15. 42 CHAPTER 1 • ELEMENTS OF ORACLE DATABASE MANAGEMENT INTO v_num_rows FROM dba_tables; -- The dbms_output.put_line package will output a message to the -- screen. Dbms_output.put_line(‘The number of rows is ’||v_num_rows); END; -- The END declaration ends the body of the PL/SQL program. You would run this procedure using the EXEC command as shown here: SET SERVEROUTPUT ON EXEC my_procedure The number of rows is 199 Java Stored Procedures Oracle8i introduced the capability of storing Java code in a logical unit called a Java stored procedure. Running a Java stored procedure requires that Java be installed in the database. You can use the CREATE FUNCTION or CREATE PROCEDURE command with the AS LANGUAGE JAVA keywords to create a Java stored procedure. See Chapter 27 for details. Functions A function differs from a procedure in that the function returns a value. A function is run slightly differently, as part of a SELECT statement. To create a function, you use the CREATE FUNCTION or CREATE OR REPLACE FUNCTION command. Listing 1.3 contains our anonymous block, now written as a function. Listing 1.3: A PL/SQL Stored Function CREATE OR REPLACE FUNCTION my_function Return NUMBER IS -- This next line defines V_Num_rows as a variable of type number V_Num_rows number; -- The BEGIN section starts next. The body of the PL/SQL code begins -- after the BEGIN keyword. BEGIN SELECT count(*) INTO v_num_rows FROM dba_tables; Please purchase PDF Split-Merge on to remove this watermark. Copyright ©2002 SYBEX, Inc., Alameda, CA
  16. MOVING ON 43 -- The dbms_output.put_line package will output a message to the PA R T -- screen. I Dbms_output.put_line(‘The number of rows is ’||v_num_rows); END; -- The END declaration ends the body of the PL/SQL program. You would run this procedure using the EXEC command as shown here: Oracle Essentials SET SERVEROUTPUT ON SELECT my_function from dual; MY_FUNCTION ----------- 199 Notice that we execute this function as part of a SELECT statement. Packages Packages are a combination of several procedures and functions that are contained in a package body. These procedures and functions are all predefined along with any global variables in a separate package header. You’ll find plenty of examples of pack- ages in Chapter 20. Triggers Triggers are PL/SQL programs that are executed after certain actions take place on a table. For example, when a new employee record is inserted in an EMPLOYEE table, the MEDICAL table must be updated accordingly, because the business makes medical insurance coverage effective on the day of hire. To support this MEDICAL table update, an INSERT trigger is written on the EMPLOYEE table to create the row in the insurance table when the employee record is added. Moving On Well, that’s a brief overview of this database we call Oracle. In the chapters to come we will review in much more detail nearly all of the topics outlined in this first chap- ter. We trust this book will provide you with lots of help in managing your database. Now, let’s move on to the topic of installing the Oracle software. Please purchase PDF Split-Merge on to remove this watermark. Copyright ©2002 SYBEX, Inc., Alameda, CA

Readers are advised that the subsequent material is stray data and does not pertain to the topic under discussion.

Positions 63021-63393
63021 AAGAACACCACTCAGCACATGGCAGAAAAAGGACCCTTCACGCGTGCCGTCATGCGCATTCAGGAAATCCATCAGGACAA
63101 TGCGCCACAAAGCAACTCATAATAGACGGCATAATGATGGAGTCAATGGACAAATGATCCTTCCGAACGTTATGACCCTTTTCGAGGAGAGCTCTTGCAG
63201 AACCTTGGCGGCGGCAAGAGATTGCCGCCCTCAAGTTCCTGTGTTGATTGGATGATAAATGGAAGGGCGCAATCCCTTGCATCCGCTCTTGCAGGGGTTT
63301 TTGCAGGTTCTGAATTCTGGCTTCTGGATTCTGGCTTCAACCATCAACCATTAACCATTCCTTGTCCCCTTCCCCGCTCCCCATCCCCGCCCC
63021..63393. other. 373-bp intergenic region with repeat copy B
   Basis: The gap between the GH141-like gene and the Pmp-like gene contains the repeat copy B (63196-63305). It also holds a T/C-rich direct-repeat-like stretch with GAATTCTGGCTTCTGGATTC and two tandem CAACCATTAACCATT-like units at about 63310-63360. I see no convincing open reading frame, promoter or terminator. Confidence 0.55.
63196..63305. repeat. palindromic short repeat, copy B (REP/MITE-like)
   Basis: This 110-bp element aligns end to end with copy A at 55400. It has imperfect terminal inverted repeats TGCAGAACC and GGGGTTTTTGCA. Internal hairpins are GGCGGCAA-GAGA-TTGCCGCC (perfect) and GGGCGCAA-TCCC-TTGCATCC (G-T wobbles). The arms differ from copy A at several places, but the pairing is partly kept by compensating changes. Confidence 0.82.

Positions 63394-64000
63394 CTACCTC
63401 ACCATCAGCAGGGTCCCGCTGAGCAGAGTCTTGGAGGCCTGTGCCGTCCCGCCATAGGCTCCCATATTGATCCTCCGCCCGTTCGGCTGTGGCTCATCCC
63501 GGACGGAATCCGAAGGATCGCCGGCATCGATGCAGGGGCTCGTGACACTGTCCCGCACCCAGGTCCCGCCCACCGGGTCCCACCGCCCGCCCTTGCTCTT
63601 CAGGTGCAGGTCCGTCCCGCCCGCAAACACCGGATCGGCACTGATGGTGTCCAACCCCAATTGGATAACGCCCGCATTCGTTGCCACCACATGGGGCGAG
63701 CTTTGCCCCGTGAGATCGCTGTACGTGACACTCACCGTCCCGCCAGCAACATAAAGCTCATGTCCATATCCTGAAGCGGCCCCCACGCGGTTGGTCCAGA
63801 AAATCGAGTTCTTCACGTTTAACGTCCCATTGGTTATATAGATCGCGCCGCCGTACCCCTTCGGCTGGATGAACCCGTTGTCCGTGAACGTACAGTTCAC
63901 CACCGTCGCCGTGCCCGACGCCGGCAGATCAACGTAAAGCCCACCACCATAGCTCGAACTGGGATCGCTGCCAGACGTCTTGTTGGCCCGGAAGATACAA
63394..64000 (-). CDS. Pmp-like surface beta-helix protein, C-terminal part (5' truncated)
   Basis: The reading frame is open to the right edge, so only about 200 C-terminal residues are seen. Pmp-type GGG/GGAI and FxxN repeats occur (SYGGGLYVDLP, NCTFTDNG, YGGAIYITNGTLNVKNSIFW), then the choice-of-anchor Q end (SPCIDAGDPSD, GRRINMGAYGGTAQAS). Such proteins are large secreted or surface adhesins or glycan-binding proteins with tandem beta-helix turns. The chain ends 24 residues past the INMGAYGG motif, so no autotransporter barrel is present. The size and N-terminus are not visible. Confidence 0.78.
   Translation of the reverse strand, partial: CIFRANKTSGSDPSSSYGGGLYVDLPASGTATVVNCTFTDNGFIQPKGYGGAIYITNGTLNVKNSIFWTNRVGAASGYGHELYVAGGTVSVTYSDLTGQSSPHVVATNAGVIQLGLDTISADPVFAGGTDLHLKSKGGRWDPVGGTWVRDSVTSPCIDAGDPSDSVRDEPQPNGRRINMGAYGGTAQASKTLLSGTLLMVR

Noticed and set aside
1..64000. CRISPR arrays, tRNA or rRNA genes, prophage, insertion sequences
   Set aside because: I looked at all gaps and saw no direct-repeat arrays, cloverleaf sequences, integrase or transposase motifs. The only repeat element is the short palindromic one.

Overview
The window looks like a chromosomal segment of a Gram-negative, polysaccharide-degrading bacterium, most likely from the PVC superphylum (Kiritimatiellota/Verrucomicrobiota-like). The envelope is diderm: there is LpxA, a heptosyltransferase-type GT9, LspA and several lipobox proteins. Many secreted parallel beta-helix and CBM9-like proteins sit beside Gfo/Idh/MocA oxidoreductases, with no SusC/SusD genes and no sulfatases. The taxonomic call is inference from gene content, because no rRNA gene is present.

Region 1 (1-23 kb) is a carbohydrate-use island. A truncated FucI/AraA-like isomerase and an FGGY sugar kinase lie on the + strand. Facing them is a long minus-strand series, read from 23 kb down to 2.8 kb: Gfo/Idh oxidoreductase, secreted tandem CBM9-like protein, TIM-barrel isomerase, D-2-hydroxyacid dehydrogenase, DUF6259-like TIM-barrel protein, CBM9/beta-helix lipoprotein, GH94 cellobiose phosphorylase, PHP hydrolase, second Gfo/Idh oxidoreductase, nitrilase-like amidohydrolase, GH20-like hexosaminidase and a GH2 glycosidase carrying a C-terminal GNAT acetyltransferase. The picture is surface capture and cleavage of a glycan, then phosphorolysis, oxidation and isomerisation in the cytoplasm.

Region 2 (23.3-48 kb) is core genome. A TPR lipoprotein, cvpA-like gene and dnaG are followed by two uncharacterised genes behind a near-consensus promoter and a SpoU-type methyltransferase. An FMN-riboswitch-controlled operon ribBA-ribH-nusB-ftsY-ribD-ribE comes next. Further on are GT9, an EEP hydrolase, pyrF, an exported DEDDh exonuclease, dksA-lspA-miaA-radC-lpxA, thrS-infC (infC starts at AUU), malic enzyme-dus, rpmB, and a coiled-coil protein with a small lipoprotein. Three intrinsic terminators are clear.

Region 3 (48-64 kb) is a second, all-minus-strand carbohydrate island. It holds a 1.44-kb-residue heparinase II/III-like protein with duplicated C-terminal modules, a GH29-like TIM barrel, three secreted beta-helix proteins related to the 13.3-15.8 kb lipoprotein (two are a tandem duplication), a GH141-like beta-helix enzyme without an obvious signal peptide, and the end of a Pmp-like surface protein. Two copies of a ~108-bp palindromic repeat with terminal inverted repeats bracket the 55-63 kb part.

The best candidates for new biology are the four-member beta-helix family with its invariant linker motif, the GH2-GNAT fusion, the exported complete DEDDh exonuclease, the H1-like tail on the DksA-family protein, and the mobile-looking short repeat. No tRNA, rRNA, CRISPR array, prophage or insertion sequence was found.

17. CHAPTER 2 Installing, Upgrading, and Migrating Oracle F E AT U R I N G : Introducing the Universal Installer 47 Preinstall steps 48 Installing the database software 50 Patching the Oracle software 64 Removing the Oracle software 66 Migrating/updating to Oracle8i 70 Please purchase PDF Split-Merge on to remove this watermark. Copyright ©2002 SYBEX, Inc., Alameda, CA